Can Kiermaier finally stay healthy enough for Rays?

by Gary Shelton on March 28, 2019 · 0 comments

in general, Tampa Bay Rays

Kiermaier has missed 166 games to injuries./JEFFREY S. KING

Thursday, 4 a.m.

There are black cats in the outfield. There are ladders above the dugout. In the clubhouse, there are broken mirrors.

Once again, Keven Kiermaier will take on them all.

He keeps breaking. The Rays' centerfielder keeps turning aggressive plays into odd injuries, and in turn they keep removing him from the lineup. Kiermaier has become a part-time player for the Rays in recent seasons, and the temptation is to look at him as if he were brittle, fragile.

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Kiermaier says he's ready for the 2019 season./JEFFREY S. KING

"I need to stay on the field," Kiermaier said Thursday morning. "I know that. I haven’t done that the last three years, and it's something I’ll live with the rest of my life. They were  all freak accidents that could have easily been avoided. It is what it is.

"I take a lot of pride in the way I play this game. I’m trying to make something happen. They’re all things I’ve done thousands and thousands of times in my life."

It keeps happening. None of them are routine injuries, like a chronically bad shoulder or an aching knee.

In 2016, he missed 48 games when he fractured his left hand.

In 2017, he missed 61 games when he fractured his right hip sliding into first base.

In 2018, he missed 57 games when he tore a ligament in his right thumb while trying to make a diving catch.

You get the picture. Kiermaier plays baseball as if it were demolition derby and, at times, he out-hustles the limits of his body. He's Mr. Body from the kid's game Operation.

It isn't good for the Rays, of course. Over the last three years, Kiermaier has missed more than a seasons of games.

“Three freak injuries," Rays' manager Kevin Cash said. "I really believe that. When you  take guys who play at his  level, with his speed, with his recklessness to help us win, to me we're talking about three freak injuries. We're going to do everything we can to keep him rested and keep him healthy, because we're a different team with him in the lineup. But the last thing we'd ever is ask him to change is his style of play.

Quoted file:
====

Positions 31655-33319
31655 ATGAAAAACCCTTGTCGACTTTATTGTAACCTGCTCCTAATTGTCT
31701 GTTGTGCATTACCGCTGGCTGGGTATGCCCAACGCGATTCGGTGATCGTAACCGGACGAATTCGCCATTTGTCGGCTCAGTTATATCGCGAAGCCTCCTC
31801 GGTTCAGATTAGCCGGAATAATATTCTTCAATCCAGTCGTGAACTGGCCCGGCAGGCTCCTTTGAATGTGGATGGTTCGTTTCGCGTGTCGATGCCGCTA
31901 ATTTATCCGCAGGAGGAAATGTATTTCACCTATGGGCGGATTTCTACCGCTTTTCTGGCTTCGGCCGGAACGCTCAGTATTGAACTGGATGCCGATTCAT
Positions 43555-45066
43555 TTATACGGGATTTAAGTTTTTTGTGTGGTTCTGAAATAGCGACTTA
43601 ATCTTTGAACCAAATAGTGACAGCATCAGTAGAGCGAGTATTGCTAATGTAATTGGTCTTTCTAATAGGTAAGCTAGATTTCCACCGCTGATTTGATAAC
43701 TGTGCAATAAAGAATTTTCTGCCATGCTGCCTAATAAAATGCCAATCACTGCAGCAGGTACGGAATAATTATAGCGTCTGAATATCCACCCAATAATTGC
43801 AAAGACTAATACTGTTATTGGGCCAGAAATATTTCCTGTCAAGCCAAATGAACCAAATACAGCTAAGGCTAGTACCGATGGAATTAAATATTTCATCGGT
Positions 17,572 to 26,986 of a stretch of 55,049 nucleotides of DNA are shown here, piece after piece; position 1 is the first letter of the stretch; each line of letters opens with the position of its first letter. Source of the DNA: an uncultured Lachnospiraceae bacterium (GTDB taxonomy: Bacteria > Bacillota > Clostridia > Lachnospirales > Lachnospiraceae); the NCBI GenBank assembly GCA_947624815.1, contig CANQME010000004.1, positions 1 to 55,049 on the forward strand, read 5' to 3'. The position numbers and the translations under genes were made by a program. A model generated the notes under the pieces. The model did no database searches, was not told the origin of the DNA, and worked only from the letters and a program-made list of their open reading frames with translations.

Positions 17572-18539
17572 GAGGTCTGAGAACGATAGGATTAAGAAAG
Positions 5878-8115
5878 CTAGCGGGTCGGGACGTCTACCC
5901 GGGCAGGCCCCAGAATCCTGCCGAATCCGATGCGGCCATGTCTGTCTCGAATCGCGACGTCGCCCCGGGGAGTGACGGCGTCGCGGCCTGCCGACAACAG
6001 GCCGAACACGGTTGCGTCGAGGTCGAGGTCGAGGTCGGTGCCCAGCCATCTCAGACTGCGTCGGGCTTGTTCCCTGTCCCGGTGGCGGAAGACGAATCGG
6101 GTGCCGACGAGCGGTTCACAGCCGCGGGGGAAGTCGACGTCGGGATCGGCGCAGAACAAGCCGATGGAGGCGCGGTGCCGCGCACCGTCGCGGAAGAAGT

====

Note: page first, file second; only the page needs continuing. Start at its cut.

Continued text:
"We want him to dive, but dive and don't hit the body so hard."

"I can’t play not to get hurt," Kiermaier said. "I care about winning. I’m not afraid to get my elbows or knees bloody. That’s part of the game. I made it to the big leagues because of my aggressiveness. I just know one speed."

Kiermaier bristles at the suggestion that he is reckless, however.

"I gracefully hit walls," Kiermaier said. "When people say I Iplay reckless, I highly disagree. I  play hard. People throw around the term “my hair is on fire”   and all that stuff. 

"I play the way I do for a purpose. I know which walls I can go into and which walls I can’t.  I  know what I can and what I can’t do.  I’m not going into the green monster in Fenway. That thing is as hard as a rock. If I do, i’m jumping up. I’m never jumping directly into the wall."

There is little doubt that Rays like having Kiermaier in center field. He's been voted the best defensive outfielder in the game twice.  Since 2015, he's saved 103 runs, most in the majors. That's despite the missing time. It had an affect on his offense; he hit just .217 last season. But his glove is where fly balls go to die.

This year, Kiermaier swears he couldn't care less what he hits.

"I’m in a great place right now," Kiermaier said "I  feel great, physically and mentally. I'm ready to rock and roll.

I don’t need to prove myself. I know what I’m capable of. I need to prove to my teammates and everyone else that I can easily sustain that."

Could he get hurt again? Sure he can. He plays like a runaway train, and from time to time, he is prone leave the tracks. But think of it like this? Do you want a conservative Kiermaier? Do you him to play it safe?

Of course not. You can't wrap an outfielder in bubble-wrap.

Can you?





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